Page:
HERO GLAMOUR 125
Panchgani where we were to ride to, hoping to stretch the Dominar’s legs. But then Murphy worked his charm and all we got on the PuneBengaluru bypass that would take us to our destination was more traffic. Faster moving than the city traffic we had encountered but there were still far too many vehicles than we would have liked. They say there is an upside to every downside in every story and the upside to this packed highway was that it allowed me to experience the bike’s tractability.
Just as Bajaj had promised bossman, the bulk of the grunt from the Dominar’s KTM sourced 373cc mill had been packed towards the bottom and the centre of its rev range. This makes the bike fairly easy to ride at any speed between 40 and 60kmph. Just play around with third and fourth gears, and the throttle. As the roads opened up and the traffic thinned out, we gave the bike some stick, accessing the early triple digits easily. The bike cruises happily between 110-120kmph, at 125kmph with some strain and thereafter the engine feels increasingly strained. We managed to get up to 149 on the all-digital instrument but found it too vibey and quickly climbed back to the happy zone. Although 110-120 is plenty of speed for a motorcycle on our wonderfully predictable roads, a bit more velocity from such a large capacity machine with 34.5bhp and 35Nm of twist force wouldn’t be bad. And then came the second of the two surprises.
Turning off the highway at Wai, we ran into a village fair. Now why a village fair should happen along, nay on, a main road is the subject of a whole new story but bottom line was we wasted a good half hour crawling through less than a kilometre. In these conditions I was mentally prepared to reach Panchgani and go Burnol hunting for my thighs because how could a 373cc engine not heat up in mostlystopped-and-hardly-going traffic? It was one of those inevitable bits of biker life. But fact is, the Dominar engine didn’t heat up! And not just on my bike. Comparing notes at the end of the ride, I realised that Varad More who was riding with me had felt the same. The engine is also more refined than the same unit in the KTM; there is less noise and it isn’t as harsh. Some vibrations do exist but nothing that left us with tingling palms and feet in Panchgani.
Going up the one way Khambatki gave us the first glimpse of just how capable a handler the bike is. Flicking left, right and then left again the Dominar makes it easy. Soon enough you find yourself smiling in your helmet. By the time we’ve tackled the Pasarni on the final climb to the hill station, the bike’s abilities on the switchbacks had us humming in our lids. It is that good! That beefy perimeter frame works beautifully with the stamped steel swingarm and the double spring monoshock to offer so much confidence around turns that you find yourself pushing much harder than you would.
Unfortunately, there’s a converse of every theory and so there’s a downside to every upside too. In this case, the ride quality. A large portion of the credit for that wonderfully nimble-footed character goes to the stiff suspension set up, which also means that the ride on the Dominar over bad roads takes a hit. While the patchy stuff is dealt with decently enough, the bike crashes into potholes and thuds over bumps. At least with a man of my weight (around 80 kilos) and no pillion. The easy solution to this was to simply stand on the pegs and ride through, which is exactly what I did.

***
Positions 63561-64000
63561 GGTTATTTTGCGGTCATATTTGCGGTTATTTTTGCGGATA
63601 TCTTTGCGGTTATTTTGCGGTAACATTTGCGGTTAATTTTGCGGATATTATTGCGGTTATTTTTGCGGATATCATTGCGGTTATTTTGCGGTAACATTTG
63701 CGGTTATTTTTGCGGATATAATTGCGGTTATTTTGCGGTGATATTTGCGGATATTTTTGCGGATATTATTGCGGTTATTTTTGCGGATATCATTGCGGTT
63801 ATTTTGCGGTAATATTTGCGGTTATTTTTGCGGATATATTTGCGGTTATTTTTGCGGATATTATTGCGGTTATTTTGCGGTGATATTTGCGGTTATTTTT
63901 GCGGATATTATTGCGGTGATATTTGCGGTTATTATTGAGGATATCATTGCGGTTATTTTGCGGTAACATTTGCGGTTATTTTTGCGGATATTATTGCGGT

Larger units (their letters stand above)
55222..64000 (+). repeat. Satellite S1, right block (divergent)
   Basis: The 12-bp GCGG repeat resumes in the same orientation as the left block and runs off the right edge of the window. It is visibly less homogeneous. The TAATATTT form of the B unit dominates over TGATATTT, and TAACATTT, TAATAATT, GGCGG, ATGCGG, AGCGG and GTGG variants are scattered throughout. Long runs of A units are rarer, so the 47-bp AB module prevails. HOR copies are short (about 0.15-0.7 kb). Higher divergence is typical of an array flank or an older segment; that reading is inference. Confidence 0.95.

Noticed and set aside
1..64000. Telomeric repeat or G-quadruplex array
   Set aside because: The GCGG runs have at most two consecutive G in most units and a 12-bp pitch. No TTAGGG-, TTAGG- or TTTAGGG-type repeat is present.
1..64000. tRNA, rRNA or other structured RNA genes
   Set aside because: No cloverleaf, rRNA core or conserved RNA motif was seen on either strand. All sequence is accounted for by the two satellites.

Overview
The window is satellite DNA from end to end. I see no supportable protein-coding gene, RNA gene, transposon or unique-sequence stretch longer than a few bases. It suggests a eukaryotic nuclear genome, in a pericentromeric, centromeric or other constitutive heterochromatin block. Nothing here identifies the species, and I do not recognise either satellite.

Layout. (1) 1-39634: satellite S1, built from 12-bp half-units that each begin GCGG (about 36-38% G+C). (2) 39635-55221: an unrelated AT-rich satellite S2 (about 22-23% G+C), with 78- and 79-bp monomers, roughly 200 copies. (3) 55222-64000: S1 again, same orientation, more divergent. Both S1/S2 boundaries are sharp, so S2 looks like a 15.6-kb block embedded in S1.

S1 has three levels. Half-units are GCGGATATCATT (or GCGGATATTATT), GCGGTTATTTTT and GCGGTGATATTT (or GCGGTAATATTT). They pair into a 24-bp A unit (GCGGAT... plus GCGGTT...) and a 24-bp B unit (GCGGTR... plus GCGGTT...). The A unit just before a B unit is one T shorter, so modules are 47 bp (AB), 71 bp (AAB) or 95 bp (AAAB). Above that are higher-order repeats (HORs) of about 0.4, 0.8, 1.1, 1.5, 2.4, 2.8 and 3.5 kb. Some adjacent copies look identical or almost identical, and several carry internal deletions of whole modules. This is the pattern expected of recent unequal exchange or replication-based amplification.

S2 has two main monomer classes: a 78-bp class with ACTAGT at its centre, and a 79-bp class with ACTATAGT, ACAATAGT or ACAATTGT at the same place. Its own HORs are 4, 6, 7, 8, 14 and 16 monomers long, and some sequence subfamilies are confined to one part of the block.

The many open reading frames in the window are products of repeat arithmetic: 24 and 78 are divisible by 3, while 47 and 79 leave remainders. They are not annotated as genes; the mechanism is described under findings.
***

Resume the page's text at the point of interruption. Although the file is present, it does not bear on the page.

At this point I would have gone on to the verdict after having told you all pretty much everything, but there’s one more thing I must mention – the headlamp. By the time we had finished clicking the photos you see on these pages it had turned too dark to see past our noses, so I was a little apprehensive about riding back up the Pasarni by night. You see the glare of headlamps from oncoming traffic bouncing of a helmet visor and a pair of spectacles creates a bit of an issue. The nearly-bright-as-day auto headlamp of the bike however ensures that my ability to see, and therefore ride on, remains unhindered.
On the list of equipment there are a few things that I wouldn’t mind. For instance a more comprehensive trip computer with a fuel range indicator would be welcome. As would a gear indicator be. I would also put some bungee hooks on the tail piece so that I can carry more than just a backpack on a ride. But mostly, those are nitpicky stuff. On the whole, I’m willing to stick my neck out and say that the product may not be perfect but is a great package, be it as a tourer (which is how I would use it) or as a lifestyle proposition (which is how Bajaj would like me to use it).
What changes things completely are the numbers Bajaj have put on the sticker. Given how much the Dominar 400 packs in at that price, I’m willing to shout from the rooftops that you’d be hard pressed to find better value for your hard earned money. L
AT THAT PRICE I’M WILLING TO SHOUT FROM THE ROOFTOPS THAT YOU’D BE HARD PRESSED TO FIND BETTER VALUE
Main: The perimeter frame and the engine are what dominate the bike’s form. Top right: Split instruments are difficult to read on the go. Right: Illumination from the headlamp is brilliant